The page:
New UC Residence Hall Complex Anchors a New Direction in Living and Learning on Campus
Date: Sept. 16, 2002
By: Dawn Fuller
Phone: (513) 556-1823
Photos by Carrie Cochran
Archive: General News
On Sept. 20, University of Cincinnati students will move into the first residence hall to be built on campus since 1971. What they may not be aware of is just how much has changed in 30 years.
UC's $39 million Jefferson Residence Hall Complex, a creation based largely on student input, is the first installation in an ambitious plan to form stronger connections between students and the UC community, says Mitchel D. Livingston, UC Vice President for Student Affairs and Services.
"This is just the beginning of a larger plan to make the institution more residential, as we increase the number of students who live on the campus proper and in the areas immediately adjacent to the university," says Livingston.
National research shows just how important campus connections can be. That research suggests that students who live in the residence halls are not only more committed to staying in school, but are also more satisfied with their academic programs.
The modern student also expects a campus living experience that's considerably more private and personal than the students of generations ago. The high-rise, industrial-looking dorm is no longer in the blueprints. The Schneider Hall side of the Jefferson Complex has suites that hold four single bedrooms, a bathroom and living room area. The Turner Hall side has suites with two double bedrooms, a bathroom and living room.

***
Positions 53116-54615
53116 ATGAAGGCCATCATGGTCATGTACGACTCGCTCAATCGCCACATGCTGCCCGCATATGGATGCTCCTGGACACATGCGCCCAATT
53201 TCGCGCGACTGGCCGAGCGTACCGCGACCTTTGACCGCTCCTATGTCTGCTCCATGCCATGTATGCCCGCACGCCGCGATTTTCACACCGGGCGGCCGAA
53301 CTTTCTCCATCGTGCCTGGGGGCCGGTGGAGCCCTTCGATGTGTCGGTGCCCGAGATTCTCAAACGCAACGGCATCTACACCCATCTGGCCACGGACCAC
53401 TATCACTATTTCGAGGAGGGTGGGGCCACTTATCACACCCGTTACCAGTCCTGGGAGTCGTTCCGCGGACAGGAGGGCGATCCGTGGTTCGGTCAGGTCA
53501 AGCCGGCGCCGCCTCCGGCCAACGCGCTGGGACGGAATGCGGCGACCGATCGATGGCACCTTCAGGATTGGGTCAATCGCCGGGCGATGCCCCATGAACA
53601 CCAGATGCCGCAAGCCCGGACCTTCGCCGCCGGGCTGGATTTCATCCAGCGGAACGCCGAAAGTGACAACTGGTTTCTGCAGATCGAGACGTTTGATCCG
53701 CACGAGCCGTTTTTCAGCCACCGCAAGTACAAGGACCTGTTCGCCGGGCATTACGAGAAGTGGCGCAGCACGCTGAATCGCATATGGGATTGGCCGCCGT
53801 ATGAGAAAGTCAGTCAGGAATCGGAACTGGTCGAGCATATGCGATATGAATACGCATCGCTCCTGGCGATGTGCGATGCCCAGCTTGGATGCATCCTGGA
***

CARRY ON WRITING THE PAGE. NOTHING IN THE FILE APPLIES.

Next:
The Jefferson Residence Hall Complex also holds a progressive link to campus living and learning: a 40-person classroom built into the complex. Janice Johnson, director of UC Housing and Food Services, says RA (resident advisor) events, special seminars and Honors programming will be held there.
Spaces at Jefferson filled fast. Close to 350 beds were reserved for Honors Scholars and full scholarship athletes. The other 224 spaces were filled by a lottery of students who previously lived in UC residence halls. The results of the lottery were announced last January. The remaining spaces were allocated for RAs and the assistant residence hall coordinators.
Students living in the older residence halls are also seeing upgrades that involve considerably more than a coat of paint. Recent renovations include better wiring, lighting, plumbing and furniture -- upgrades worth more than $2.6 million. "And as the bonds are retired on the more traditional facilities, they too will be retrofitted to this more modern style," says Livingston.
UC's long-term housing plan will result in 1,300 new living spaces on campus by the year 2015.
Turner and Schneider Residence Halls
Formal Dedication of the Jefferson Residence Hall Complex
UC Student Remembers The Legacies Of Turner and Schneider
The House that UC Built
UC Alum Designs Jefferson's Interior
Updating the Old